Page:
F. J. McCormick

by Marie Bashford Synnott
(Skerries Historical Society Meeting – January 2015)

Skerries Historical Society kicked off the new year on a cold January evening with a riveting talk by Marie Bashford Synnott about a Skerries native who became one of Ireland’s most famous and best-loved actors: F J McCormick. Who could have guessed that little Peter Judge, born in 1890 to the brewery manager and his wife in what is now The Maltings, could have gone on to make such an impact on Irish society?

Peter spent his early years in Skerries, attending the Holy Faith convent for his primary education. He and his family moved into Dublin when he was ten or twelve years old and lived there for most of the rest of his life apart from a brief period in London working in the Civil Service. Returning to Dublin, he remained in the Civil Service – it was a nice safe job with a good salary and a good pension at the end of it – just the sort of job that any young man from a good family should be grateful for. But was he?

Peter must have felt his life was mapped out for him but the time chained to his desk dragged and he began filling his evenings with amateur theatricals – working through his lunch hours so he could leave early to attend rehearsals. A respectable Civil Servant couldn’t be seen to be involved with the acting world so he invented the persona of F J McCormick for his evenings in the theatre while Peter continued with his daytime desk drudgery.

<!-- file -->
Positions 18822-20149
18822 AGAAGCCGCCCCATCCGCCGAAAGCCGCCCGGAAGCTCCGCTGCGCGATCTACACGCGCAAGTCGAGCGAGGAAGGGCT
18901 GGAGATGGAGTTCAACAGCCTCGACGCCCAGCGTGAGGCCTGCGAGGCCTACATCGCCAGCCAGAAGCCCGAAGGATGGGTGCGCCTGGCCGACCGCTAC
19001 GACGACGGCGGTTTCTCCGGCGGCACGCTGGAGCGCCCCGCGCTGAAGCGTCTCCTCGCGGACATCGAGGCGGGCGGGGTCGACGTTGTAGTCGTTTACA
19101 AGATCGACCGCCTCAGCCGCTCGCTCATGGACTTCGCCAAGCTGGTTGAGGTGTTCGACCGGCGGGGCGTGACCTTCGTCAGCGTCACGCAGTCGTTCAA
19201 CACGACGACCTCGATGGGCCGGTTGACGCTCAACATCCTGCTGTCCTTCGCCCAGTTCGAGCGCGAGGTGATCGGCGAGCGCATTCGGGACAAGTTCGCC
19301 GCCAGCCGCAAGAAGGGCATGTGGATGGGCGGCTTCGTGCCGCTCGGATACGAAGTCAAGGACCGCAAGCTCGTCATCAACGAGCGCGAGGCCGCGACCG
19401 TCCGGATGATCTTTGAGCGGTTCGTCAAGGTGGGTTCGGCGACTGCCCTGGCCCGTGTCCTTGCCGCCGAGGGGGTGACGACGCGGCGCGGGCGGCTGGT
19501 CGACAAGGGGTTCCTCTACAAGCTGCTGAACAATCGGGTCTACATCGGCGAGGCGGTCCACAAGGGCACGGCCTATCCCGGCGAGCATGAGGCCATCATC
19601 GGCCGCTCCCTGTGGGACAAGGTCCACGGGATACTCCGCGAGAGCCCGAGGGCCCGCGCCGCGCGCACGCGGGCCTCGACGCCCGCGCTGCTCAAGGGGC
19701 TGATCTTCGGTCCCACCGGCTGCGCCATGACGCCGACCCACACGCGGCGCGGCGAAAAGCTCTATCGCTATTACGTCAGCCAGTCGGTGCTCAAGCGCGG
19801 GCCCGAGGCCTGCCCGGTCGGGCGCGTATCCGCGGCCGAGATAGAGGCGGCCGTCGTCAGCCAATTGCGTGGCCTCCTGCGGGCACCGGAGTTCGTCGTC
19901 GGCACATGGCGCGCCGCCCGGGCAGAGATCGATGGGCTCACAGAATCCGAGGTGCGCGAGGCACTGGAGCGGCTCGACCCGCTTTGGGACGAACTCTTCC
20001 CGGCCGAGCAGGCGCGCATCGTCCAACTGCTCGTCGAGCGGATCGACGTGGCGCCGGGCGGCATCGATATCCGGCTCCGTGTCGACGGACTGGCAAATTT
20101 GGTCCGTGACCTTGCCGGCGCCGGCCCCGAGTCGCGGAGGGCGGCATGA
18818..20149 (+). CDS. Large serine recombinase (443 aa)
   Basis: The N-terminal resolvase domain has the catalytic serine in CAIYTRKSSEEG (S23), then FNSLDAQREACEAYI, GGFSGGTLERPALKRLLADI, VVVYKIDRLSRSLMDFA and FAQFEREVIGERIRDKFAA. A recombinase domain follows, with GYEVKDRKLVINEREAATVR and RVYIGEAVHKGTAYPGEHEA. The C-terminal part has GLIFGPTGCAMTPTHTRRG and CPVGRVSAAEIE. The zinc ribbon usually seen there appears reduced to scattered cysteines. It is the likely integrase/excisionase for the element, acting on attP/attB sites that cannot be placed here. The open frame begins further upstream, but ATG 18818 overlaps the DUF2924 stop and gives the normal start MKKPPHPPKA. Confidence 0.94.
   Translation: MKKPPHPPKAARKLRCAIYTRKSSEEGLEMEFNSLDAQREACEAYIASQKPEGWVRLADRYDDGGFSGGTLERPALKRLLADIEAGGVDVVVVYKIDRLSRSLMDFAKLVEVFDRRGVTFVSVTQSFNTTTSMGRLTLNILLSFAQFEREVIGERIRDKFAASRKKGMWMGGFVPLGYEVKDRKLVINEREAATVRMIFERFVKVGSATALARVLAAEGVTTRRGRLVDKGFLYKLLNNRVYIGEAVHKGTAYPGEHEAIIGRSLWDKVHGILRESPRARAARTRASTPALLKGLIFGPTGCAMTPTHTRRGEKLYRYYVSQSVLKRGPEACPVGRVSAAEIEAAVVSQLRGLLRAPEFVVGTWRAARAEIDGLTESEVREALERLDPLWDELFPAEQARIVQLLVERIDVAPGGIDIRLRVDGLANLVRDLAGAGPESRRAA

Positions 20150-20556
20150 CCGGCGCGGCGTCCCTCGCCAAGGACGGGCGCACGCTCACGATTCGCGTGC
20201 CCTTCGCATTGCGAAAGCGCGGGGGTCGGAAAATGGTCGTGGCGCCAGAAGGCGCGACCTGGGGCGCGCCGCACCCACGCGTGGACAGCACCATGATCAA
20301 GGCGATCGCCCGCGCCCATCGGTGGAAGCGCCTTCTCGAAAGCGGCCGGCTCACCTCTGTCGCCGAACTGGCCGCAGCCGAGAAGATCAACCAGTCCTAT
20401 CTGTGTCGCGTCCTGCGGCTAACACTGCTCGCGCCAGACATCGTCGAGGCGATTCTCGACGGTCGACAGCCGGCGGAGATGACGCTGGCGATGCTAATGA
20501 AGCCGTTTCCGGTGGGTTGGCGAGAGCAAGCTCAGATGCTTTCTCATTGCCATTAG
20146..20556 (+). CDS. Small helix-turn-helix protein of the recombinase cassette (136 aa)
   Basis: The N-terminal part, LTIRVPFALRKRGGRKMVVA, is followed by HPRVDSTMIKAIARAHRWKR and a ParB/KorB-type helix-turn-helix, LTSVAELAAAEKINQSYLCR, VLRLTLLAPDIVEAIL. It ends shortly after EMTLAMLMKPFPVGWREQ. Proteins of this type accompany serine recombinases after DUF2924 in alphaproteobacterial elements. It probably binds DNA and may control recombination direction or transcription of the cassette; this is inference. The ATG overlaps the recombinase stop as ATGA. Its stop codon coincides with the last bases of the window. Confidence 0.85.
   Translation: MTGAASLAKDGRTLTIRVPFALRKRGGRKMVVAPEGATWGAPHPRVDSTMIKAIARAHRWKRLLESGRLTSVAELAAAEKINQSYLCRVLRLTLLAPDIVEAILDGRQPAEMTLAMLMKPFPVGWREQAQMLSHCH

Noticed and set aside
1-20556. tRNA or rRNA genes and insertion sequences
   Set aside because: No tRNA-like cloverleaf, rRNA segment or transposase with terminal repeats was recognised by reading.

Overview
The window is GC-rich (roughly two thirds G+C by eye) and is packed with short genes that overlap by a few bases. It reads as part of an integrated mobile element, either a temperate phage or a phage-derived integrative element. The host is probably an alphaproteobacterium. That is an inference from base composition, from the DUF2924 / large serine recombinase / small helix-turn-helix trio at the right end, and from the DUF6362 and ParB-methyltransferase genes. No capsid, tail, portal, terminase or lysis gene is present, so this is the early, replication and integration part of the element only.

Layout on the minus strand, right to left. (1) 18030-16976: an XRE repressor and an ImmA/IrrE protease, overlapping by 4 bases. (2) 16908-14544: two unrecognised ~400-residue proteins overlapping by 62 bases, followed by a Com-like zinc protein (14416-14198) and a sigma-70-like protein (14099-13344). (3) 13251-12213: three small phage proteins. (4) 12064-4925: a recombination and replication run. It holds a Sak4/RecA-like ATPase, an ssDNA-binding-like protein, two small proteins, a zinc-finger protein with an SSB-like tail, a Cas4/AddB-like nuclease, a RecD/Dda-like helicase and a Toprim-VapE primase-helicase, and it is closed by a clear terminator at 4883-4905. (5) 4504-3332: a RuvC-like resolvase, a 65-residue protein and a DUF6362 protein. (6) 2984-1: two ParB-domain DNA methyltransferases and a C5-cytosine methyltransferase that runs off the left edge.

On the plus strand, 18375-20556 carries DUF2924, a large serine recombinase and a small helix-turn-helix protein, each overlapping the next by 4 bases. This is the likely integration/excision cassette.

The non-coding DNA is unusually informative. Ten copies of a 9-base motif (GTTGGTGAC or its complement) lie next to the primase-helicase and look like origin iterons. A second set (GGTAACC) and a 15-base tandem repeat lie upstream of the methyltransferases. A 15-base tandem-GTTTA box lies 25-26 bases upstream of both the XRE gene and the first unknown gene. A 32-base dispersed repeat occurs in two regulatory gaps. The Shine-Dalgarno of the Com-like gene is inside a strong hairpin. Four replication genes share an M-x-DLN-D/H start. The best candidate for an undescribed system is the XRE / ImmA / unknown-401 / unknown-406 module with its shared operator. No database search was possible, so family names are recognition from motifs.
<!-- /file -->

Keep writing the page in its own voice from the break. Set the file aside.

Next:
But he couldn’t keep up his double life for ever and one fateful April Fool’s Day in 1918, he resigned from his safe public service career and embraced acting full time as a member of the Abbey Theatre Company.

He acted in over 400 plays for the Abbey Theatre, being most notably associated with Sean O’Casey. He created the character of Joxer Daly in ‘Juno and the Paycock’ in l924 and was immortalised in this role by the renowned Dublin-born Stained Glass artist Harry Clarke in one of the eight panels of his famous Geneva Window. He went on to play Fluther Good in ‘The Plough and the Stars’ in 1926 and even made it to Hollywood, playing the part of Captain Brennan in the film version of this play. He co-starred with James Mason in the English Director Carol Reed’s film ‘Odd Man Out’ but sadly succumbed to a brain tumour only months after completing the film in 1947.

Considered as the greatest and most versatile actor of his generation, his early death at the age of 57 was a huge loss to Irish theatre and The Abbey Theatre Company in particular, with which he remained associated all his working life. And he never forgot his roots, describing his Skerries childhood, despite losing his mother when he was only 2 years old, as a very happy one.

Report by Oona Roycroft

Page updated – 03 / 03 / 2015